I think some of the industry-wide problems with this come down to the fact that HR is too involved in the recruiting process. The typical job listing gets written by someone who's never written a line of code in their life. They just walk down to engineering, talk to the manager, hear something like "we're using Kotlin", then decide to add "5 years of Kotlin experience required".
I think that actually helps you look for generic skills and generally good people - if you're guaranteed that your interviewee doesn't have the direct skills your position requires, you look for the generic stuff. I don't know if that translates to other places, who like you said don't need someone smart who can roll with things, but instead a very particular set of skills.
After that, whatever is next on the treadmill is just some new syntactic sugar on top of the fundamentals taught in that book, which you can pick up with a minimum of time and effort.
Occasionally there is something truly new, but those are few and far between.
I really hope so.
I love what I do, but I don't ever want to give people the impression or example that becoming a technical leader requires working 50+, 60+ hour weeks. I maintain a work/life balance, and I want people to see that you can maintain that balance at all levels.
I hear first hand accounts of L5 to L6 employees and first level managers working unbelievably hard. The pay off is probably "worth it" if they or their kid don't end up being "a statistic". To be in this place (CEO, Founder, AppMaGooSoft) the odds were always in their favor to begin with. So why would the odds be unfavorable going forward? As a result there will always be a group of employees willing to throw themselves head first into whatever "challenge" "management" throws down.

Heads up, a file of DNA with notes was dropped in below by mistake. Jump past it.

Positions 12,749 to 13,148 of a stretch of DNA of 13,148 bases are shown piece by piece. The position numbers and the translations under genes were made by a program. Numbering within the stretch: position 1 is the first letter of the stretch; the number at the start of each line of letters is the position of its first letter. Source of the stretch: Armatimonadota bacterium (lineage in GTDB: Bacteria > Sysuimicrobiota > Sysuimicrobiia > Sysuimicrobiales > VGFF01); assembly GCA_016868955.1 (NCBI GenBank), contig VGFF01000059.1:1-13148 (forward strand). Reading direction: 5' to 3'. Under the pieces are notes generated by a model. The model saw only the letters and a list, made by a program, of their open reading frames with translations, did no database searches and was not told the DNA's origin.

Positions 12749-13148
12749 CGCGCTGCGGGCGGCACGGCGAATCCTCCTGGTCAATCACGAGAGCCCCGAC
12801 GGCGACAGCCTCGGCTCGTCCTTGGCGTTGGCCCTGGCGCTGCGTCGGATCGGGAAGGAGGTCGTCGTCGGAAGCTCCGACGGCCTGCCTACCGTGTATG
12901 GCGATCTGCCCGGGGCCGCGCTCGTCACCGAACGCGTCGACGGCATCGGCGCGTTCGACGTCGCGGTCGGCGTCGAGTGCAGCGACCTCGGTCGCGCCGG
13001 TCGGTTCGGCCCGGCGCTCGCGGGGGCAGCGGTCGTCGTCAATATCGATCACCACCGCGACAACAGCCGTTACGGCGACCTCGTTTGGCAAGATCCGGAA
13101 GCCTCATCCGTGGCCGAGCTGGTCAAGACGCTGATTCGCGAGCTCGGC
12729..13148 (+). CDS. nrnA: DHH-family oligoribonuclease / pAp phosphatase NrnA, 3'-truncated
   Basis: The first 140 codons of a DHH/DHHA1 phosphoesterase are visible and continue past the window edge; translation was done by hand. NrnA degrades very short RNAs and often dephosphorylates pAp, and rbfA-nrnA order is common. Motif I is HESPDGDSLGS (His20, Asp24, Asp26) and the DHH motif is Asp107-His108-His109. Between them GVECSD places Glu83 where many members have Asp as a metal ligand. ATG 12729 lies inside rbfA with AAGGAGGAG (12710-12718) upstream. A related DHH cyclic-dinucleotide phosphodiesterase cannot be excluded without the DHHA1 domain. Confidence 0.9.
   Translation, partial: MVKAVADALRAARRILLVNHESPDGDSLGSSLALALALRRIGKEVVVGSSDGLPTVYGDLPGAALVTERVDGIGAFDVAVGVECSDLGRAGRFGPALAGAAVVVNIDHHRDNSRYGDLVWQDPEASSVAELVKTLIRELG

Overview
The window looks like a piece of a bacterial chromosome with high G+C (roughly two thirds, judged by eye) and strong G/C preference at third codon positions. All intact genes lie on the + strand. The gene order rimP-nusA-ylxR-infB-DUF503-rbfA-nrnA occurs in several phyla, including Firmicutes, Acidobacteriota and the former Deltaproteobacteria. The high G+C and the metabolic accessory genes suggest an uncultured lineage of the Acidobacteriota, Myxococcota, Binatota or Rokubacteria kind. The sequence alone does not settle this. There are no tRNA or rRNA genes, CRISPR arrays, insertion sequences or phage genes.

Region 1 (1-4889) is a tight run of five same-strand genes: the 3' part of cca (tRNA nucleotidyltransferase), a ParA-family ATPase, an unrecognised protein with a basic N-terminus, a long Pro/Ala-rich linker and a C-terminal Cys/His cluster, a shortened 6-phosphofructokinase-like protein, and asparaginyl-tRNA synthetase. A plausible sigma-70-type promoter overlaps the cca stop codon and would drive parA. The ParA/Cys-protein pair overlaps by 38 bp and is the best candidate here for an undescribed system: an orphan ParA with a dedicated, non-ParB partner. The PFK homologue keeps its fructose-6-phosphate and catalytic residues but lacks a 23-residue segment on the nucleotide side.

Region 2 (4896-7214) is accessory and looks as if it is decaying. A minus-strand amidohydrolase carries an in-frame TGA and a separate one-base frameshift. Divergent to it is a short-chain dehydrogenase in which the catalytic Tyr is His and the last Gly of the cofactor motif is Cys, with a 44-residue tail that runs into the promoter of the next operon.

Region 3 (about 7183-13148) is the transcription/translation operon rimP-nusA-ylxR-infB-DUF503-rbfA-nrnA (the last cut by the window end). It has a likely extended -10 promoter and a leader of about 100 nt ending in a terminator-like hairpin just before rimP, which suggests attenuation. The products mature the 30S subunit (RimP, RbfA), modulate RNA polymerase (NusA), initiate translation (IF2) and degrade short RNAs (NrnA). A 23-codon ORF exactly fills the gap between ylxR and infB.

I don't mean that it's bad to work hard, or long sometimes. But it MUST cause the employer some pain.
I'm talking about salary jobs where meetings scheduled to end at 6 routinely run past 6:30 (even though daycare closes at 6:30 too). Where you get non-actionable pages all the goddamn time because it doesn't cost the company anything. Where you say better integration tests should be a higher priority, but nah, it's all good we've got Datadog alarms set up so let's launch that bad boy! Where week-long work trips come with the assumption you'll fly on Sunday and Saturday with no time off in lieu, and people ask how they can reach you on vacation.
It's not OK even when you're single and childless as well. The fact that people think it is is revolting.
"You shouldn't work hard because if you do, it makes me look bad and I don't want to look bad or work hard."
Some people have lives and the capacity optimized towards working many long hours. You can't tell us to stop, it's not fair.
Also, it's OK to work hard. Work your ass off if you like. Just try not to get shafted. If nothing else it would help if overtime rules were meaningful.
But there's nothing wrong with solo work that involves working late.
I would argue the cowards who refuse to ever stand up to employers are the cause. If you aren't able to push back on your boss, you're fucked regardless of how many hours I choose to work.
There is a problem in thinking any one thing is "the cause". It's a multi-faceted problem of many self-reinforcing causes. The comment above talking about "shifting the culture to make it that much more acceptable" is a nod to the subtlety of what contributes to this.